Judge Yuen’s logic

Judge Yuen stuck to his earlier sentence over the Bokhary case. He has every right to do so. However, on announcing his decision, he added: If the case had not involved Amina Bokhary, would it have attracted so much public attention?  He was implying that the public over-reacted to the sentence.

I can’t go along with his logic. First, around the whole world, any scandal involving someone with a special status is bound to attract a lot of public attention. Second, Amina Bokhary is the niece of a top judge of the Court of Final Appeal. In other words, Amina’s uncle is not only Yuen’s professional peer, he is indirectly Yuen’s professional big brother. The public needs to see that the sentence involves no favouritism. They pay extra attention to the case exactly because  they care about the impartiality of the judicial system of Hong Kong.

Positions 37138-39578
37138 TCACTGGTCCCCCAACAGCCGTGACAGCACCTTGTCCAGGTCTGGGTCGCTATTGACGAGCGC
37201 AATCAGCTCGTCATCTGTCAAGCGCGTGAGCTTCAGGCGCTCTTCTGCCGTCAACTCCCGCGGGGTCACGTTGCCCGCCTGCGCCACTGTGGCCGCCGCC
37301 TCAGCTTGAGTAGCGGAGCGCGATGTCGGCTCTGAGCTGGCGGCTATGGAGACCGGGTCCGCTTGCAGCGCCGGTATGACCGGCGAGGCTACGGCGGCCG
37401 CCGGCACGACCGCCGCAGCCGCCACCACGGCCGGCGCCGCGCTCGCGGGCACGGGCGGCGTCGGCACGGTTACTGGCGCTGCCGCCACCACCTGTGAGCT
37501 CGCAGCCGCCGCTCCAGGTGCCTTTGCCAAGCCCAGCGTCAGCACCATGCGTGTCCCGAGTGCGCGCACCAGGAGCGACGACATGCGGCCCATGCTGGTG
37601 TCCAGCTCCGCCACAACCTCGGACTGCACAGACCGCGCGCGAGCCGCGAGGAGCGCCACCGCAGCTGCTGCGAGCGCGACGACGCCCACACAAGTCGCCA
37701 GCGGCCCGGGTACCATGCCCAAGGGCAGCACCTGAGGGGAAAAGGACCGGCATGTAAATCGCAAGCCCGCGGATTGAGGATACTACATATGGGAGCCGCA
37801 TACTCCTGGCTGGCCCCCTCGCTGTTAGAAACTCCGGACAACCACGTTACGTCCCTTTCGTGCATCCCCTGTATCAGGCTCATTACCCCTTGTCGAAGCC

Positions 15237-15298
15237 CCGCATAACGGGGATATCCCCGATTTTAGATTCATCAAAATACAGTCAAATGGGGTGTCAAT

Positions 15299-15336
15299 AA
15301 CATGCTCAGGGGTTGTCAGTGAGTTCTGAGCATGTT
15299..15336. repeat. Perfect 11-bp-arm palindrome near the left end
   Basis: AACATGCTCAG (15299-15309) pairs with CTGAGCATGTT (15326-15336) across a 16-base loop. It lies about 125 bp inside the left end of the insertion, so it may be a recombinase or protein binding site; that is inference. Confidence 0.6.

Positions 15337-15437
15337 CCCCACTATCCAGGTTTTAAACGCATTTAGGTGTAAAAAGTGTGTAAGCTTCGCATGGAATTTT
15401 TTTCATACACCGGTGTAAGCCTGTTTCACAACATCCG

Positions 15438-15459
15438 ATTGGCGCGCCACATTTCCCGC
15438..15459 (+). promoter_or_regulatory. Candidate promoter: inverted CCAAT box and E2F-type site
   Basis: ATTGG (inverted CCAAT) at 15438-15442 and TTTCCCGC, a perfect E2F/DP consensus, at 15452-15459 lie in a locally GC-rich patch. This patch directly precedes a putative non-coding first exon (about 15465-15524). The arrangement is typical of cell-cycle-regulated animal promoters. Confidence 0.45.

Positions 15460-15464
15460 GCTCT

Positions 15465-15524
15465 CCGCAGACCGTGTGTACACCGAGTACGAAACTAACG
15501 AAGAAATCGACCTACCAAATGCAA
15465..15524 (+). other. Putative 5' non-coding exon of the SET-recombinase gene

If something similar happened in the Mainland, would Hong Kong people give a damn? Of course not, because we don’t trust their judiciary.

And finally, it was the exceptional leniency of the sentence, at least on the surface,  that caused the public outcry.

Understandably, Judge Yuen will not be overjoyed with the massive criticisms of his earlier sentence. From a legal point of view, he has the right to uphold his earlier decision.  After all it is HIS professional judgment. But if he thinks the public is making a fuss, he still hasn’t got the point

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